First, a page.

And one you can enjoy, even within the confines of a depato.


Tuesday, September 30, 2014

Yakiniku Dinner at Showa Taishu Horumon in Dotonbori, Osaka


Osaka is famous for being a food lover's city -- much more so than Tokyo although I am sure that statement will not be well received by my colleagues at the Head Office.  
It is in Osaka where people use the term "kuidaore" or "eat oneself into ruin" or in more colloquial terms "eat till you drop".
My colleagues and friends in Osaka have told me that  "if you want to eat an expensive, fancy meal go to Tokyo but for a delicious meal, go to Osaka".
 After having been to both places many times, I lip-smackingly agree!
Even in terms of atmosphere, eating in Osaka is so much more easygoing, casual and fun.


At  the centre of this Osakan foodie culture is the famous eating street called Dotonbori.  
Situated in the Namba area and adjacent to the shopping arcades of Shinsaibashi and Ebisubashi, Dotonbori is a  street lined with restaurants and food stalls. 
You can eat practically any kind of Japanese food here from sushi and sashimi to wagyu, tempura ...


... to takoyaki, that iconic soul food of the city.


There  are specialty places like crab restaurants,  fugu or blowfish restaurants, gyoza restaurants, ramen restaurants ... you name your food craving and Dotonbori can satisfy each and every one.



You can eat, drink and make merry in Dotonbori.  Everything is  set in a such a crowded, raucous, colourful setting.  
Certainly, there is nothing as informal, unpretentious and friendly as Dotonbori in Tokyo.  
Even the izakayas in alleyways in Tokyo are not as comfortable or laid back ... populated as they are by office workers who seem to be stressed and uptight even as come together after office hours.


The action in Dotonbori begins as the day ends.  So it was perfect timing that right after our last business meeting, we hied off to Dotonbori for dinner.  
We couldn't quite make up our minds amidst the wide diversity of choices.  
We finally ended up deciding on yakiniku and chose this very popular Dotonbori branch of 
Showa Taishu Horumon.  The name is actually quite interesting when translated to english.
The Japanese use names to refer to a particular period of time.  Showa refers to the period from 1926 to 1989.   Taishu means a large group of ordinary people.  And horumon is the Japanese word for organ meats.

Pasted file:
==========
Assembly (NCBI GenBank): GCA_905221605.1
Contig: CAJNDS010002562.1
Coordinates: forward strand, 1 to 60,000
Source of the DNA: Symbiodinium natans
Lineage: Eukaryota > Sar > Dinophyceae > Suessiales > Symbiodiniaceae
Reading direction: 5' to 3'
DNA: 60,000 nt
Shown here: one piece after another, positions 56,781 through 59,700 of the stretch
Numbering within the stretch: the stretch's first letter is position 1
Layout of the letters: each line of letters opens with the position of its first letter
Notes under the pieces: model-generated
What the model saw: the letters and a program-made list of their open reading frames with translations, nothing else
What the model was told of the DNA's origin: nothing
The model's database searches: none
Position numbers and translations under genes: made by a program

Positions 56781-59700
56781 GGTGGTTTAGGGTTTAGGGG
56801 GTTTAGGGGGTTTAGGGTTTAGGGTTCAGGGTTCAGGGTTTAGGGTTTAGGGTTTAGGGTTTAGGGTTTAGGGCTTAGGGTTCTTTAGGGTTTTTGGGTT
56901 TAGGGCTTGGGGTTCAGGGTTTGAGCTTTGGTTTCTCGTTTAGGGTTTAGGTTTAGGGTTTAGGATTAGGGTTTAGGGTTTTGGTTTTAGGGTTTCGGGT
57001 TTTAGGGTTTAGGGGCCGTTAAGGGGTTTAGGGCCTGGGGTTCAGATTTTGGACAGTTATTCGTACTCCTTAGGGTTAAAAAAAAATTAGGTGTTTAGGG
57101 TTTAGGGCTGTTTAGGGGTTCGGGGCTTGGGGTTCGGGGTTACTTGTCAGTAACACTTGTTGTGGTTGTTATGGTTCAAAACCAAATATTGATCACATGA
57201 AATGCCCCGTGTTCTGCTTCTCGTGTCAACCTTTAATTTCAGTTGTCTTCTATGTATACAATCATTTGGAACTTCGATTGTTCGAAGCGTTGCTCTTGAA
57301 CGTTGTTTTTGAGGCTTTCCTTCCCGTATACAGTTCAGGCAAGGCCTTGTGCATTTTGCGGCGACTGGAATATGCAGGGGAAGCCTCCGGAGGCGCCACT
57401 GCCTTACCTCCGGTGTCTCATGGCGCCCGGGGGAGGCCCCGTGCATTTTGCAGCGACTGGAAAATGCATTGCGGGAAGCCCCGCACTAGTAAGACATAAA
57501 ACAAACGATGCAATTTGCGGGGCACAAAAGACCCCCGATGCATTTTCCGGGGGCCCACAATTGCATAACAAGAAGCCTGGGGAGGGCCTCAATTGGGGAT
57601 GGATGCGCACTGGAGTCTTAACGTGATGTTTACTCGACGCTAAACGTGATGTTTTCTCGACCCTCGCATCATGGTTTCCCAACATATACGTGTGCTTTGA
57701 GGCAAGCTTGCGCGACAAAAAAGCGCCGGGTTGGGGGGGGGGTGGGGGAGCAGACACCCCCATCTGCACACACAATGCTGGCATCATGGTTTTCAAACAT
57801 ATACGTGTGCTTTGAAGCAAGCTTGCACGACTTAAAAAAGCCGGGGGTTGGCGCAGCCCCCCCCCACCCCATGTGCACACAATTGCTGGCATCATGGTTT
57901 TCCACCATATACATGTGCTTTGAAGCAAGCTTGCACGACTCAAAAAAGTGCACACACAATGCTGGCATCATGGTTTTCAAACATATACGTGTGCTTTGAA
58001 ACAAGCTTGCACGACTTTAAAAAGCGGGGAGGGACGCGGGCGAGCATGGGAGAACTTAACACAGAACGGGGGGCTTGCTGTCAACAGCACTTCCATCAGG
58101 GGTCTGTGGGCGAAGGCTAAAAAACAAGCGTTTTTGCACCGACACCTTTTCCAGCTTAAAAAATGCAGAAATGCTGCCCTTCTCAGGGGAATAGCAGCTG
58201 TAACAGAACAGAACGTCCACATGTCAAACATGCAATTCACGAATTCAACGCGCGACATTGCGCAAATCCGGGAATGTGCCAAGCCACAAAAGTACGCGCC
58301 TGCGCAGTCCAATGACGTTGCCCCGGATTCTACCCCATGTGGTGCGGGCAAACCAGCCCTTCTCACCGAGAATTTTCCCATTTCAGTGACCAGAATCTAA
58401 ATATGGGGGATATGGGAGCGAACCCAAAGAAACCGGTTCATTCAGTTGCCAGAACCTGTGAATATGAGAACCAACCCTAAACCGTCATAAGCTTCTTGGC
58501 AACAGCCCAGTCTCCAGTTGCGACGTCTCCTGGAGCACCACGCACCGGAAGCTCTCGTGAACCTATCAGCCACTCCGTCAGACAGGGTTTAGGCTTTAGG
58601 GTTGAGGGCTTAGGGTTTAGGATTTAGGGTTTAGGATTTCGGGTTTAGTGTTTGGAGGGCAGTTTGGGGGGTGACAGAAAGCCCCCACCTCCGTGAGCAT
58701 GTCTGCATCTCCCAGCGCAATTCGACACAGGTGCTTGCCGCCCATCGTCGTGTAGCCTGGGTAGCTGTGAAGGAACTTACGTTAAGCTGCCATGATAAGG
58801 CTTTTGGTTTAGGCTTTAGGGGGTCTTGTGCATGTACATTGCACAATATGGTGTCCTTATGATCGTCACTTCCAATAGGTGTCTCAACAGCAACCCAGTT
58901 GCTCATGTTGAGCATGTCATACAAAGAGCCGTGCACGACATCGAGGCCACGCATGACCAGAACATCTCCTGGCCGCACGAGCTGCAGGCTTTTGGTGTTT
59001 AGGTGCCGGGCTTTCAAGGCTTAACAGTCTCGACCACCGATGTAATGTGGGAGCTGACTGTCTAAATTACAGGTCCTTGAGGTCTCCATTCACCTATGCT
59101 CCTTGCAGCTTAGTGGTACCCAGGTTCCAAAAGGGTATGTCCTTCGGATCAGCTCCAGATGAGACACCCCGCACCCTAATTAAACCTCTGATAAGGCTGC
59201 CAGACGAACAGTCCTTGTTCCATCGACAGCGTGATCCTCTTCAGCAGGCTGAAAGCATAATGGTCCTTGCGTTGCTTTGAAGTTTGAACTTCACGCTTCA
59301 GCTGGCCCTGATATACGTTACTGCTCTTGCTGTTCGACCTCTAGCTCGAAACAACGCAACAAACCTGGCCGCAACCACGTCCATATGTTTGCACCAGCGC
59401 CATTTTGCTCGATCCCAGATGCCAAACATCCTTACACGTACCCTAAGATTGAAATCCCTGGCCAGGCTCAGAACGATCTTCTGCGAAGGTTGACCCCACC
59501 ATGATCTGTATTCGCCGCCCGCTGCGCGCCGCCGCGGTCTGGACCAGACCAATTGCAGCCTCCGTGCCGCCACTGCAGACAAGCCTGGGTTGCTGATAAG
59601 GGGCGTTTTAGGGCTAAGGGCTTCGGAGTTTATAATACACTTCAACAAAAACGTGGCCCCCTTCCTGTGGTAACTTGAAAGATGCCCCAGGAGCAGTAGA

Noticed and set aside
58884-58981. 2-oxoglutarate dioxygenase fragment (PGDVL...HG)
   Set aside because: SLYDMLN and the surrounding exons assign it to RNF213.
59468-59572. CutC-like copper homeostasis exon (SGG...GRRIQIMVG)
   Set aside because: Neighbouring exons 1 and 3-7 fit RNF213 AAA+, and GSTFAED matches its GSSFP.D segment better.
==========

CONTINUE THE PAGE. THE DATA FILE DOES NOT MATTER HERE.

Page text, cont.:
So if you literally translate the name of this restaurant, it means "organ meats for commoners, established in the Showa period".




Since it's for commoners the place is very unceremonious  -- the wooden benches and cubicles and the wood panelled walls remind me of the atmosphere of an old, well-worn inn.  It's not yet 6 pm so we are the first onaka ga suita (hungry) ones in the place.



You can choose an all-you-can-eat course but you have to finish ordering in 45 minutes.
Or you can go ala carte and choose from this dizzying selection of horumon or organ meats.
Thank goodness for an english menu to guide us and keep us from ordering a "heart crotch" whatever that is.
It seems that every organ and part of  a pig or cow is represented -- intestines both small and big and dainty (I wonder what a dainty intestine is?),  liver, kidneys, throat, cartilage, breast, heart, face, cheeks and yes, even a bull's penis can be ordered and grilled right at your table.


If you think we, as commoners,  ate organ meats Showa Taishu Horumon, let me disabuse you of that thought.  It was not high up on the cravings list for that dinner.
Happily, aside from horumon, the flip side of the menu listed the more normal cuts of beef and pork such as ribs, tongue, loin, belly and flank.



Since this is a yakiniku place,  a small charcoal grill is on top of the table so you can cook your own meal.  An exhaust fan conveniently located above the grill whisks the smoke away so you don't end up smelling like steak after you've just eaten one.


For an evening of yakiniku,  a tall cold glass of Asahi super dry beer was just the thing to further whet the appetite.


My friend ordered raw beef or beef sashimi which she mixed with onions, minced garlic  and a raw egg.  We also ordered a plate of beef tongue with scallions.


Aside from that, we had two different cuts of  beef very well marbled as the Japanese like it, skirt steak, pork belly and assorted spicy sausages.


Everything was grilled over glowing charcoal until the desired doneness.
In this case, the beef and the tongue were grilled to just medium rare while we let the pork belly cook a little longer till the fat was rendered and voila ... it was like eating the Japanese version of  inihaw na liempo!



Who can eat all this meat without a cup of rice?  We also asked for some Korean spicy paste or gochujang which came with some perilla leaves.
Perfect for wrapping around a just-grilled piece of juicy, tender meat!


We rolled out of Showa Taishu Horumon with full bellies -- ready to wade through the crowds lining Dotonbori and start our frenzied shopping spree at Shinsaibashi!


But first, a quick visit to this beloved and well known icon of Dotonbori -- Kuidaore Ningyo.
This clown beating a drum used to stand inside a large restaurant building along Dotonbori, which has since closed down.
I don't know why he's called Kuidaore when he is a rather thin figure but he continues to stand along the street, beckoning everyone to "eat till you are ruined".
And there are certainly many opportunities to do so along Dotonbori ...  this unique, amazing, mouthwatering food street of Osaka.